Thus, despite soaring images, philosophy remains, for Phaedrus, but a temptation:
        “And if in our former discourse Phaedrus and I said anything harsh against you [Eros], blame Lysias [joking, Socrates perhaps displays jealousy or erotic competitiveness here], the father of that discourse, make him to cease from such speeches, and turn him, as his brother Polemarchus is turned toward philosophy, that his lover Phaedrus may no longer hesitate, as he does now, between two ways, but may direct his life with all singleness of purpose toward love and [or with] philosophical discourses (pros erota meta philosophon logon -257b)
     Socrates is famous/infamous in Athens for only asking questions as Thrasymachus’s charges belligerently in the Republic.  What philosophy appears to be initially is arguments or contests about reasoning.  Thus, Protagoras of Abdera even won such a contest in the Olympic games.  But the initial argument or questioning, however changed by Socrates, comes from the particular psyche, god or eros of the interlocutor.  For instance, the Republic is profoundly a dialogue about war, the vision of the city in speech one of warrior-guardians, because of Glaucon, but also in the names/subtextual experiences of other participants: Polemarchos – war leader; Cephalus – brain or head; manufacturer of shields and father of Polemarchus; Thrasymachus – fierce fighter; Adeimantus – dauntless…
                                2. Vengeance versus Justice
  
     Lysias, Phaedrus’s lover, is the vengeful brother of Polemarchus.  Emulating Polemarchus in book 1 of the Republic, who jokingly threatens to beat Socrates up – do you see how many of us there are? (Republic,     )       – unless he comes and performs for them, a talisman of Socrates’s coming trial and death – and Lysias’s indictment of the member of the Thirty, Eratosthenes, Phaedrus, too, threatens to compel Socrates (236 c-d):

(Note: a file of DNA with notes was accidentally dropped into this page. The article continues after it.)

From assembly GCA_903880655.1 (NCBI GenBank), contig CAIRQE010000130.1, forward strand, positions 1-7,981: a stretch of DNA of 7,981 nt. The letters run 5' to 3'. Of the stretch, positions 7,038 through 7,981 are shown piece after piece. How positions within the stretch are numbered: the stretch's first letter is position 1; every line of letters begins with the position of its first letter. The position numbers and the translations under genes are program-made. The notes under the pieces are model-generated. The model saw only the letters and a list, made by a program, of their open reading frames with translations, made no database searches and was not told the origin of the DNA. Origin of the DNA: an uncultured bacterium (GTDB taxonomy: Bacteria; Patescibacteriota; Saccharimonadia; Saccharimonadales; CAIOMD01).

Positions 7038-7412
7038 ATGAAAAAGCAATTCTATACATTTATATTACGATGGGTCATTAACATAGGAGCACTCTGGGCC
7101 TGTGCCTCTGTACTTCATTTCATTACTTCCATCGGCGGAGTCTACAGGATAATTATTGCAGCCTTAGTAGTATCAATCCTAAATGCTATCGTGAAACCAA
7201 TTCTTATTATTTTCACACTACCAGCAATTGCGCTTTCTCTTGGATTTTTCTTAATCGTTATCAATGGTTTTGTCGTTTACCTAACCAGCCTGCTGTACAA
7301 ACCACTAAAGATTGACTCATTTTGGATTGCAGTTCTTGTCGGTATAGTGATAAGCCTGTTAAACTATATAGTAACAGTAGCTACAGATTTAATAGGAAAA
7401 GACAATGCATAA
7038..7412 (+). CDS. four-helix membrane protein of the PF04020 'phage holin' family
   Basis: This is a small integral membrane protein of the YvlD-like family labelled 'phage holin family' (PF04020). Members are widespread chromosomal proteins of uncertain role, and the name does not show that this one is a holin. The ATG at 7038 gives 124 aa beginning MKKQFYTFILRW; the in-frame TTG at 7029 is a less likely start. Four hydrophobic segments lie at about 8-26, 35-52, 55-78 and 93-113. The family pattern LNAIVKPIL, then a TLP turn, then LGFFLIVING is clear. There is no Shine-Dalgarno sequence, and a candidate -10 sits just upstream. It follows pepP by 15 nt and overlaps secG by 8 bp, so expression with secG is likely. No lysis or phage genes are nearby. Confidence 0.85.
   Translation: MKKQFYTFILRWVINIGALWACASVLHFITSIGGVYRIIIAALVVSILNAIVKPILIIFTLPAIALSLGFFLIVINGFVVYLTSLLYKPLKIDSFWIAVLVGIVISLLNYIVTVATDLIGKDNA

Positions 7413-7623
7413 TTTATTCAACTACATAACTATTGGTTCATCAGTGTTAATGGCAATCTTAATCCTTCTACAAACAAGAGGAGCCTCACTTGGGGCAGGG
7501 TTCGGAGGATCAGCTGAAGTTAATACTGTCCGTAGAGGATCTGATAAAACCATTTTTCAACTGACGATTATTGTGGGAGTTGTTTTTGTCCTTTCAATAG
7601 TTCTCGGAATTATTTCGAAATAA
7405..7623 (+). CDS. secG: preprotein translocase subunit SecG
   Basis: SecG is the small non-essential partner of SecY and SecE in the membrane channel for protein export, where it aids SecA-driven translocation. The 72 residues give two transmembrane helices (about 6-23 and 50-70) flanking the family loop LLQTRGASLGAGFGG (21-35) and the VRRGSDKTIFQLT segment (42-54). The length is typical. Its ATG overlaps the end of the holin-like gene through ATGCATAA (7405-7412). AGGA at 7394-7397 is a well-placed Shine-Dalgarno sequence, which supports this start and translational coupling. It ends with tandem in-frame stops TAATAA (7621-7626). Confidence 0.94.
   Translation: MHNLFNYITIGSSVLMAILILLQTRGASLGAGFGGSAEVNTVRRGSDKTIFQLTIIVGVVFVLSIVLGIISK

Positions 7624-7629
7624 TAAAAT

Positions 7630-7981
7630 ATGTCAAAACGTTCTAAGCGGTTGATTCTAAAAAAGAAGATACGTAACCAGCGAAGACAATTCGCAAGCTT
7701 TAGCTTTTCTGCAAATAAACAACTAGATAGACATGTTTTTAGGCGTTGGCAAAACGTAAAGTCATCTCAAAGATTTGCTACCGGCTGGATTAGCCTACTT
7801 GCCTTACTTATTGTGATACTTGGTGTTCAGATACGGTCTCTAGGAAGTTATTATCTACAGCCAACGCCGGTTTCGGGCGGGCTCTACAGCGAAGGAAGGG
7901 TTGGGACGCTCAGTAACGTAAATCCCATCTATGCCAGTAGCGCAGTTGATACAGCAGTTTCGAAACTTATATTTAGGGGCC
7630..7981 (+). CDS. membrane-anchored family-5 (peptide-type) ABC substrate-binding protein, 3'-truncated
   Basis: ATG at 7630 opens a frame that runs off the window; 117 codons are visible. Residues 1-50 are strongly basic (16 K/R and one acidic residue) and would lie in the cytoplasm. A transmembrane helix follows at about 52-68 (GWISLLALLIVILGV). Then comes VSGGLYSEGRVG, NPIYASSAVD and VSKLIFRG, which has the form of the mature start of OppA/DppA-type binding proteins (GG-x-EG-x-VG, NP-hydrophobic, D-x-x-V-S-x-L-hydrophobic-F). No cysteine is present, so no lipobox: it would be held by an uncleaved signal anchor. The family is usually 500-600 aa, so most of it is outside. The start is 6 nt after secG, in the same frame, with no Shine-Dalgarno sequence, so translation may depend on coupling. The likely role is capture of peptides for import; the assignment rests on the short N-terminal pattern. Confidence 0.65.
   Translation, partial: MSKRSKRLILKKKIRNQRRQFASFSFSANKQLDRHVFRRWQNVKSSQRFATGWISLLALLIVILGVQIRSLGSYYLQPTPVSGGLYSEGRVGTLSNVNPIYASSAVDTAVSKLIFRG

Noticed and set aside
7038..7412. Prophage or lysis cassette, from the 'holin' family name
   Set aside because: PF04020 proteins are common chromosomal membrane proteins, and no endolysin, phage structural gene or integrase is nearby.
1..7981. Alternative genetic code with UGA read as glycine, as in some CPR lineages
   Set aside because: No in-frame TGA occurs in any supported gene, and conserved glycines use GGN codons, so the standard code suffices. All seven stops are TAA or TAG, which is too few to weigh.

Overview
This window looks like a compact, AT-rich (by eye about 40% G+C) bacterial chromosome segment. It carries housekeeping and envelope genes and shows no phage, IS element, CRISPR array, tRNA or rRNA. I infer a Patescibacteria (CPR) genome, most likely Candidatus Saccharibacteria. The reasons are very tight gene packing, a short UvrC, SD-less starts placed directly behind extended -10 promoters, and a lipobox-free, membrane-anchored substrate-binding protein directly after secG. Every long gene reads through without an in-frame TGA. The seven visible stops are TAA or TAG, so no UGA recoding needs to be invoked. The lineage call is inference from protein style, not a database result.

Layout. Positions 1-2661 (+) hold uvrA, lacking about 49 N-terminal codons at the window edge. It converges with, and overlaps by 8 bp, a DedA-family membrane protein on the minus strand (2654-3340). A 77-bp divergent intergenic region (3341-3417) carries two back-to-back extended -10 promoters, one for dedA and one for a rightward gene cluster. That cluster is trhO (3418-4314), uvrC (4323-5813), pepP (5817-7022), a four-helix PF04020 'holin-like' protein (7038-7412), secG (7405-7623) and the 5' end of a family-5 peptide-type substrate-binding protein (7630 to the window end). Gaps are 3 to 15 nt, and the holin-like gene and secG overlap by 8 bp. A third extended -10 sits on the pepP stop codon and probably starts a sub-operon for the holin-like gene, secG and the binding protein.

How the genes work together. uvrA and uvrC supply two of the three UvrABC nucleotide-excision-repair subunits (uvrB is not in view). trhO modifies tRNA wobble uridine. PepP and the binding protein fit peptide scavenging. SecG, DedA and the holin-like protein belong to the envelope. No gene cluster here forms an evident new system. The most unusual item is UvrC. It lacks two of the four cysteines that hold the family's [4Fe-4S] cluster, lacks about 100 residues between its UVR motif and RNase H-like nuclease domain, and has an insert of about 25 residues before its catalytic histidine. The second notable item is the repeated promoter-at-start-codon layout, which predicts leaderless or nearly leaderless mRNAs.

“Phaedrus: Now my friend you have given me a fair hold [he is speaking as one who wrestles or exercises naked with Socrates]; for you certainly must speak as best you can, lest we be compelled to resort to the comic ‘you’re another’; be careful and do not force me to say ‘O Socrates, if I don’t know Socrates, I have forgotten myself,’ and ‘he yearned to speak but feigned coyness.’ Just make up your mind that we are not going away from here until you speak out what you said you have in your breast. We are alone in a solitary spot, and I am stronger and younger than you; so, under these circumstances, take my meaning, and speak voluntarily, rather than under compulsion.” (236c-d)    
       That the role of brute force (bia) is the primary and often only response among democrats to disagreement – that oration or rhetoric in and outside the assembly is but the ornament of force – is also symbolized by Phaedrus’s threat to compel Lysias to respond to Socrates:
       “Socrates: I therefore, because I am ashamed at the thought of this man and am afraid of Eros [the god] himself, wish to wash out the brine from my ears with the water of a sweet discourse.  And I advise Lysias also to write as soon as he can, that other things being equal, the lover should be favored rather than the non-lover.
     Phaedrus: Be assured that he will do so; for when you have spoken the praise of the lover, Lysias must of course be compelled by me to write another discourse on the same subject.” (239 d-e)